January: A Monthly Round-Up

January came and went in a flash, as far as I can tell. I was sick for a solid chunk of the month, so maybe that's what made it fly by; something about losing two weeks to the couch and The Crown made my sense of time a little wibbly-wobbly.

Despite said setbacks, though, it was a good month for reading:

January Reading:

Love, Hate and Other Filters by Samira Ahmed: A YA novel that explores the life of an Indian-American Muslim teenager grappling with her parents' expectations of her, her desire to be a filmmaker, and the racist aftermath of a terrorist attack in her home state of Illinois. Excellently done, perfect readathon material.

The Merry Spinster: Tales of Everyday Horror by Mallory Ortberg: I (regrettably) did not get into The Toast while it was still available, and I kick myself all the more for it after reading Ortberg's delightfully subversive, dark retellings of classic fairy tales. She plays with gender and familial roles and classic elements of storytelling in ways that make me super excited for this book to be available in the big, wide world. Book will be out in March 2018; review to come in Shelf Awareness for Readers.

The Hate U Give by Angie Thomas: Another YA novel, another author writing about lived experiences of racism and hate in modern-day America--this time in the aftermath of a police shooting of an unarmed black teenager. 

Endure: Mind, Body, and the Curiously Elastic Limits of Human Performance by Alex Hutchinson: I've gotten unexpectedly into endurance sports in recent years, and leapt at the opportunity to read Hutchinson's well-research book about the links between mental and physical performance as it relates to endurance. Book is out in February; review to come in the Frederick Steeplechasers newsletter (and on this blog).

A Dangerous Crossing by Ausma Zehanat Khan: I've really enjoyed Khan's Inspector Esa Khattack and Detective Rachel Getty series, and this new volume was no exception. As with the earlier books in the series (I reviewed Among the Ruins here), Khan sets a compelling whodunit-style mystery within the context of a greater geo-political crisis--this time the Syrian refugee camps in Greece. It's heartbreaking, it's honest, and it's excellently done. Out in February, review to come in Shelf Awareness.

The Rending and the Nest by Kaethe Schwehn: This book was really fucking weird, in a good mind-bendy-dystopian kind of way. The premise has been used before: for no obvious reason, a goodly portion of the world's population has just... vanished. But unlike others of its kind (The Leftovers, say), the world left behind after the Rending is not familiar at all. Schwehn brings new ideas and new energy to the age-old dystopian question of what it means to survive, and whether survival alone is really ever enough. Recommended. Out in February, review to come in Shelf Awareness.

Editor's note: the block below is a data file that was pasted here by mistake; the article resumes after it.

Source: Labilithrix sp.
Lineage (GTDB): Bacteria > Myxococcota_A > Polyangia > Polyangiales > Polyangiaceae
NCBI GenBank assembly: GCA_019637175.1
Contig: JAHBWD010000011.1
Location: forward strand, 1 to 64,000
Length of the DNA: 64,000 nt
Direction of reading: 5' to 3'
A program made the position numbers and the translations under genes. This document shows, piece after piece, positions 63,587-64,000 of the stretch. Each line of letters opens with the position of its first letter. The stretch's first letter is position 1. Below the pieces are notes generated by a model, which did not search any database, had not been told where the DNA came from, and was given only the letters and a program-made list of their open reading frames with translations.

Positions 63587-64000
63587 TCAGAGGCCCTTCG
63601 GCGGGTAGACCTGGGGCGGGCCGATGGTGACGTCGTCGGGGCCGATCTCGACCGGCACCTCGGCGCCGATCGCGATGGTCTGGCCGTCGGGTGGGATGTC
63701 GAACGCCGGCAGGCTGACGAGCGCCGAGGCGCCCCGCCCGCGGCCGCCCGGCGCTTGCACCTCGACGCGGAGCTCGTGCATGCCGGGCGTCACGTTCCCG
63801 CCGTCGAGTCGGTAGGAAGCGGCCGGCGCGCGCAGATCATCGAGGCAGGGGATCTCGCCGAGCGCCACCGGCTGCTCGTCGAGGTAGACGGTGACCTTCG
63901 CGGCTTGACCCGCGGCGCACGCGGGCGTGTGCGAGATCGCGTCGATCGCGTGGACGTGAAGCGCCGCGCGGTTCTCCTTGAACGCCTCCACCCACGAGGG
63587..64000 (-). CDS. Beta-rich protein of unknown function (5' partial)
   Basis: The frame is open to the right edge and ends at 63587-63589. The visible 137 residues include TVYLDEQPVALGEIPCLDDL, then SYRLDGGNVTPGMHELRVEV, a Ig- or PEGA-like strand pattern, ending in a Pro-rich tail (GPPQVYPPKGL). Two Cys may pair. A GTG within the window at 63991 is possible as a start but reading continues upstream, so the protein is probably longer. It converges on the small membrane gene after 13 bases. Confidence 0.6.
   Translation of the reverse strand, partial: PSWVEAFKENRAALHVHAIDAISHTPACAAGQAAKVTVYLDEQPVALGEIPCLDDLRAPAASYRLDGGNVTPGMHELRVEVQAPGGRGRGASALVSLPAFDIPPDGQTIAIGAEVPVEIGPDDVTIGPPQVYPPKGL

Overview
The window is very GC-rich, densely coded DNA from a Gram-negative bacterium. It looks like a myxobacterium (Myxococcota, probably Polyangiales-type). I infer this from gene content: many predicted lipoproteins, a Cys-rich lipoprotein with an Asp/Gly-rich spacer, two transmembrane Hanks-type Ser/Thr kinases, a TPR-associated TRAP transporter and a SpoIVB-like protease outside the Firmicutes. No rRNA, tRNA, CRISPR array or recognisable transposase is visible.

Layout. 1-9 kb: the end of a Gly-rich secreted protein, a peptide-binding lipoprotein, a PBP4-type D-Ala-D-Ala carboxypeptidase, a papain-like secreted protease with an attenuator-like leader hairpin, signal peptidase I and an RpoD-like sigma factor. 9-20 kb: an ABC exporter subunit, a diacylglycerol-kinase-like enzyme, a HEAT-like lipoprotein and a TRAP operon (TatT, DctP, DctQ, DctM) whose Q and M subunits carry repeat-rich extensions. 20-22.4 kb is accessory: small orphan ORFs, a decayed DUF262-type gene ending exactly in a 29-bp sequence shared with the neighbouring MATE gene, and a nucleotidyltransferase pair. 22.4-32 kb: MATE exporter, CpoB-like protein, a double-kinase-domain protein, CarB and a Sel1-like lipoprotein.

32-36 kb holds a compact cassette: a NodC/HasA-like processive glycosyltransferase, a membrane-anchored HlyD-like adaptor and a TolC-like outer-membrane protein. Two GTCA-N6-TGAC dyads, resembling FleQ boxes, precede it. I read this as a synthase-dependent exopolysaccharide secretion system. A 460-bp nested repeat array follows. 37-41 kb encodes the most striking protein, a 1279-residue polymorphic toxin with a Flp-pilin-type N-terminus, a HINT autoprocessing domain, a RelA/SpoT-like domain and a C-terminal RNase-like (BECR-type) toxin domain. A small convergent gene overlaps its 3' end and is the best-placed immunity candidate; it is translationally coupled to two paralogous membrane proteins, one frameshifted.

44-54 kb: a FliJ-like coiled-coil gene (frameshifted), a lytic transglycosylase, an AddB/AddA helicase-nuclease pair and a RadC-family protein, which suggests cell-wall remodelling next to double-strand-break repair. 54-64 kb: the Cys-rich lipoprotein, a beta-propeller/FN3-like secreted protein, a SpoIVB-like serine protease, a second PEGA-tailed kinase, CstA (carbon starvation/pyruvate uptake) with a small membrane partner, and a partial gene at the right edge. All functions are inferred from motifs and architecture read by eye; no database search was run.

The Bell Jar by Slyvia Plath: I put off reading this for a long, long time because... well, I don't exactly know why. But I'm sorry I did, because Plath's novel is excellent. It bore into me in unexpected ways, and the crisis of self that her protagonist faces felt eerily, uncomfortably familiar. Maggie Gyllenhaal's narration of the audiobook is spectacularly done. A+, highly recommend, will read again.

Dubliners by James Joyce: I read Joyce's story collection in college for an Irish lit class, but there's something about revisiting works outside of a school reading deadline that is deliciously necessary. I read this one with Stephanie, and we both agreed it was a) fascinating, if a bit soul-crushing, and b) far more accessible than either of us expected it to be. If you haven't read Joyce because you've heard too much about Ulysses to want to try him, consider reconsidering. Dubliners is surprisingly engaging, and well worth the effort.

January Writing:

One of my goals for 2018 is to get back to writing more (which, given how little I wrote in 2017, is a pretty low bar to set for myself). I'm also hoping to share more of what I'm writing across channels, so here's a taste of what I penned this past month:

Going Through the Motions, Getting Back in Gear // setting the intention of intention for 2018, and finding a rhythm for my days

Celebrate Martin Luther King Day with a Book (or Four) // recommendations of black authors writing about race in the United States

Novels Epistolary and Beyond // novels that break the traditional linear narrative style)

Essays on Feminism, Race and Identity // adapted from a list I wrote on this blog

An Interview with Fiona Mozley // on the unexpected announcement that her debut, Elmet, was shortlisted for the Man Booker

And the rest of it:

Watching: The Crown, Godless

Digging: the Insight meditation app, Bullet Journaling

Racing: No races planned for February, though I'm training for a 50k in March

Baking: I pulled off a chocolate souffle per Julia Child's instructions, and made some super-thin but still excellent Feel Better Cookies from Julia Turshen's Small Victories

Grateful for: The IRL friendships borne of the bookish internet world, and the #24in48 weekend spent in conversation/company with Kristen and Rachel and all the bookish love


How about you, darlings? What was the best part of January? What are you reflecting on at the end of this month, and looking forward to in February? What else should I try to include in these round-ups, if anything?

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